Top-Rated Attractions in Alexandria

Alexander the Great founded it. Queen Cleopatra lorded over it. Alexandria’s birth and early history is a calling card of famous names. This was the Mediterranean’s dazzling jewel of a city, home to the Great Library of Alexandria and the colossal Pharos Lighthouse – one of the seven wonders of the ancient world.


1. Museums of the Bibliotheca Alexandrina

Most visitors to Alexandria beeline first to this modern re-imagining of Alexandria’s ancient Great Library. It contains one of the modern world’s most ambitious libraries and a host of museums exploring Alexandria’s history and heritage. Its architecture is centered around a giant sun disk, which presides over the waterfront Corniche. Inside, the huge main library and its reading room can hold eight million volumes.

2. Stroll the Corniche

Downtown Alexandria’s wide, waterfront Corniche Road is as much a symbol of the city as any of its monuments. Strolling the Corniche, particularly the section between the main shorefront square of Midan Saad Zaghloul to Fort Qaitbey on the Eastern Harbor’s western tip, gives you a real feel for the era of cosmopolitan elegance and decadence that marked this city in the late 19th and early 20th centuries.

3. Head Underground at the Catacombs of Kom el-Shuqqafa

The Catacombs of Kom el-Shuqqafa are hewn from the rock on the southern slopes of a hill, in the Carmous district. Thought to date from the 2nd century CE, they offer an admirable example of the characteristic Alexandrian fusion of Egyptian and Greco-Roman styles. Discovered in 1900 (thanks to a donkey falling into them) they are laid out on several levels of sarcophagi and loculi (shelf tomb) chambers.

4. Fort Qaitbey

Walk the long shorefront Corniche road of the Eastern Harbor heading west, and you’ll finally arrive at Fort Qaitbey. It may be a poor substitute for what was once the site of the mighty Pharos Lighthouse–one of the seven wonders of the ancient world, which was toppled by a violent earthquake in 1303–but this squat fort has been standing guard over Alexandria since 1480.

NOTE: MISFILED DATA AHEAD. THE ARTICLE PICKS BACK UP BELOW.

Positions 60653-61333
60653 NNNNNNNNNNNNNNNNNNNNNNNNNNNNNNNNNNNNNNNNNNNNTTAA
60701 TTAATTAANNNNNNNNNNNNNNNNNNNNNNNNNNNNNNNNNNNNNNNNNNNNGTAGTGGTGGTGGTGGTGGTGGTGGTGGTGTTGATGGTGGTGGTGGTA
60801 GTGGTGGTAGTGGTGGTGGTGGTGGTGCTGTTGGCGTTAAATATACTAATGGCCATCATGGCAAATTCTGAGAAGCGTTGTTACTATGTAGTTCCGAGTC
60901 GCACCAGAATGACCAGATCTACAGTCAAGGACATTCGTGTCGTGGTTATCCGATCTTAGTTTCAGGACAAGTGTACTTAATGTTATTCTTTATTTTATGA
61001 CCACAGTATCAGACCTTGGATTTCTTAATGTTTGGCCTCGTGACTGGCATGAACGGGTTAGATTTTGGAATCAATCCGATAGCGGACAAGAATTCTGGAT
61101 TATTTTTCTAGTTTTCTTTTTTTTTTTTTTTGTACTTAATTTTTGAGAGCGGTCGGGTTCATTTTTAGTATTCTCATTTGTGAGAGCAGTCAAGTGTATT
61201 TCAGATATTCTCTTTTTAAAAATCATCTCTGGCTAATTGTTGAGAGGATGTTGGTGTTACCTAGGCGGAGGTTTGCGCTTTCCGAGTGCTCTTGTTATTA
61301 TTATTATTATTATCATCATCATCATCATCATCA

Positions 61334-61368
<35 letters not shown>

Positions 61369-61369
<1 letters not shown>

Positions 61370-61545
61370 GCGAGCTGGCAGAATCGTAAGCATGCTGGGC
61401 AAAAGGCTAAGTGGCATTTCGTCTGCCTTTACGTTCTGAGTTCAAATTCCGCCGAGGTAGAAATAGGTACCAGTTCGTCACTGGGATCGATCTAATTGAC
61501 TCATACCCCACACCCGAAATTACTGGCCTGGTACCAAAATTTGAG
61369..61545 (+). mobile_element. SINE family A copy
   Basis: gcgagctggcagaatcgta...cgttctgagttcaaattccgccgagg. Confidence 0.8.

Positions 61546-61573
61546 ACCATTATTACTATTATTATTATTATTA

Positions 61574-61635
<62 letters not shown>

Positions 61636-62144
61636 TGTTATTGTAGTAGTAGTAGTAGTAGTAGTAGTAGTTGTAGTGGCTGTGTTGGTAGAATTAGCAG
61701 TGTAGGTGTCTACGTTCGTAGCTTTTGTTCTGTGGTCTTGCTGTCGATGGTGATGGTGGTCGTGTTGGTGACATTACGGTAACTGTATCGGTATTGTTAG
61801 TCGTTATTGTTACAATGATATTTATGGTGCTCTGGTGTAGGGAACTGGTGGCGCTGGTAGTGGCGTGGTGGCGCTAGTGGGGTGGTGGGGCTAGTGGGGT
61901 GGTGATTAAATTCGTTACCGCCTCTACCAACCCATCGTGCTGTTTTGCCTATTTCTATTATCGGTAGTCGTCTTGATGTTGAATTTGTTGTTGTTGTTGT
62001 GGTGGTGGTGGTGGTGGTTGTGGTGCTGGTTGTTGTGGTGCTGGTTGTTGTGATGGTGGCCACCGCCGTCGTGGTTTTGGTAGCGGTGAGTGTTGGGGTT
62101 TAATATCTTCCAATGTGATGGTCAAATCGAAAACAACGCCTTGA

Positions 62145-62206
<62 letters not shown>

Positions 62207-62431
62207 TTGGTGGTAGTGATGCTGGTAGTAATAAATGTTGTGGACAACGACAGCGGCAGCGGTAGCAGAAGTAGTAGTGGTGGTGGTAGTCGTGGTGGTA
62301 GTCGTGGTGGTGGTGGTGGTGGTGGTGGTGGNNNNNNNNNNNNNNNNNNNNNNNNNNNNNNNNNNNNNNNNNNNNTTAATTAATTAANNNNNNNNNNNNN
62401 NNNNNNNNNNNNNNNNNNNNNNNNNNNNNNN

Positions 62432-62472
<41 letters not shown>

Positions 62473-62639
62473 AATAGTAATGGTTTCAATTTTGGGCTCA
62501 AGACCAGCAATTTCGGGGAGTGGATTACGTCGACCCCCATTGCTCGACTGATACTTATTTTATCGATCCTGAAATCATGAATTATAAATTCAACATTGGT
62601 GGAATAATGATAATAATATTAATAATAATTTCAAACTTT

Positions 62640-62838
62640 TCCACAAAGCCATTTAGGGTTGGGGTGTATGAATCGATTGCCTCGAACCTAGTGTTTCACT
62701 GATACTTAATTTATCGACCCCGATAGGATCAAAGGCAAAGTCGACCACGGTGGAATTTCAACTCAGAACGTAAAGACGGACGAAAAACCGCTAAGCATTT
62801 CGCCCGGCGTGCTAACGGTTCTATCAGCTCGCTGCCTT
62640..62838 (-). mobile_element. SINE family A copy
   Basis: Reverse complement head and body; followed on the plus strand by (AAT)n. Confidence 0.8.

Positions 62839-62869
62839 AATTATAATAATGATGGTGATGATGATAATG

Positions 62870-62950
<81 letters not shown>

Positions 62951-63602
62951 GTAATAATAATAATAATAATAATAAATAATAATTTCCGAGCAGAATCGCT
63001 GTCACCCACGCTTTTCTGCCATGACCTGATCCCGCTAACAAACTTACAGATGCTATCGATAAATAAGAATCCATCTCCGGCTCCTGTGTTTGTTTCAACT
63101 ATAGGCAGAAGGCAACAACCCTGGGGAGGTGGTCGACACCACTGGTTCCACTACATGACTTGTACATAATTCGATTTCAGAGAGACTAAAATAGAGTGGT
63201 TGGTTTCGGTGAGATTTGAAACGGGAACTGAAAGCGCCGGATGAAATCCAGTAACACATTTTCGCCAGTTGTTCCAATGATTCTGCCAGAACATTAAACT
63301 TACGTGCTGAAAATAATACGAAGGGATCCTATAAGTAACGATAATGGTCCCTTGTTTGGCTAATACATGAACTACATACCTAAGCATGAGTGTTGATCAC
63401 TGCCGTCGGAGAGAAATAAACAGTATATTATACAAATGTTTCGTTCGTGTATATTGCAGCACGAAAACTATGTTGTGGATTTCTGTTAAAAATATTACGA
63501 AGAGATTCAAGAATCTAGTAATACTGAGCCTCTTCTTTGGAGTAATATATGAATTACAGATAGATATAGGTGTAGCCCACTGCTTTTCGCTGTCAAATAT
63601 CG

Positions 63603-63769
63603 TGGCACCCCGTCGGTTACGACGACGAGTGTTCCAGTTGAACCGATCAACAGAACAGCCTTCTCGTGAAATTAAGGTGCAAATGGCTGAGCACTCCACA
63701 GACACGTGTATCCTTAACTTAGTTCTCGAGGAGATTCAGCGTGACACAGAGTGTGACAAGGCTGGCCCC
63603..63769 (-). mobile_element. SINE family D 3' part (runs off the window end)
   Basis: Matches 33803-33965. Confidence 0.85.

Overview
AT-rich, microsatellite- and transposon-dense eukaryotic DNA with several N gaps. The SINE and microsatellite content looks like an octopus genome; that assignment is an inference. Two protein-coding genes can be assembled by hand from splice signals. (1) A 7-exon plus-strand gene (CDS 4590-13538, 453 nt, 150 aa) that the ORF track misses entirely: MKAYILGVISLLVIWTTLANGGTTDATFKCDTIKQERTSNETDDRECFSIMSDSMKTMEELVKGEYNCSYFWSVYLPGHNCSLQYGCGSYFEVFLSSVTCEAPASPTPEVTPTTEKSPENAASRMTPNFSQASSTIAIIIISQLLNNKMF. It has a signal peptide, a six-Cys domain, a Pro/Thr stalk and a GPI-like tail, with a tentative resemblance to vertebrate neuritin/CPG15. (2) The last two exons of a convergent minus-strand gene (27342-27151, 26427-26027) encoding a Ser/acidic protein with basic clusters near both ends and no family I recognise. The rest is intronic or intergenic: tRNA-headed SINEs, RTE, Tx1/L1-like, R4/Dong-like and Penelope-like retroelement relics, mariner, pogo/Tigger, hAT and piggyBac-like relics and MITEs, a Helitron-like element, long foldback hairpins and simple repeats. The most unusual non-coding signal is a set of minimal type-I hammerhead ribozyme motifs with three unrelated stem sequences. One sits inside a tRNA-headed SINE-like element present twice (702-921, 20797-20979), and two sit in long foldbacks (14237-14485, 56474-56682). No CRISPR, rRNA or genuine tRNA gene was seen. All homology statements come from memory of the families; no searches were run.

5. Kom el-Dikka

Nobody thought much of the ancient rubble mound in central Alexandria until, in the 1960s, they decided to clear the site to make way for new housing. As work commenced, the area known as Kom el-Dikka (“Mound of Rubble”) revealed a whole swag of ancient ruins buried beneath, including a small Roman theater.

6. Pompey’s Pillar

In Carmous, near the Catacombs of Kom el-Shuqqafa, is a hill littered with the remains of ancient walls, architectural fragments, and rubble on which Alexandria’s only fully intact ancient monument is left standing. Pompey’s Pillar rises from the ruins of the ancient and famous Serapeion (Temple of Serapis), which was once used to store the overflow of manuscripts from the Great Library of Alexandria.

7. Alexandria National Museum

Alexandria’s National Museum is a must-stop if you want to get to grips with the vast history of this famed city. Inside, the collection guides you from the Pharaonic era (in the basement), to the Hellenistic heyday, when Alexandria and Egypt were governed by the Ptolemy dynasty begun by Alexander the Great (on the ground floor), and up to the Byzantine and Islamic periods (on the 1st floor).

8. Montazah Gardens

An oasis of calm on the city’s eastern edge, Montazah is a lush haven of tall palm trees, trimmed lawns, and blossoming flowers that was once off-limits to all but the royal court and their hangers-on. Built as a hunting lodge in the 1890s by Khedive Abbas Hilmi, it was later extended substantially by King Fuad and replaced Ras el-Tin Palace as the royal family’s summer house.

9. Dine Out in Alexandria’s Fish Restaurants

Many visitors come to Alexandria primely to dine on the city’s fresh seafood. The two best areas for restaurants serving fresh fish are the harborfront, where you get sea views with your meal, and the working-class district of Anfushi, which stretches west from Fort Qaitbey and the harbor in a warren of lanes.

10. Ras el-Tin Palace

Sumptuous Ras el-Tin Palace was once a summer escape for Egypt’s sultans when the desert heat of Cairo got too much to bear. It’s also the famed location where King Farouk–Egypt’s last king–officially abdicated in 1952 before sailing out of Alexandria’s harbor and into exile in Italy.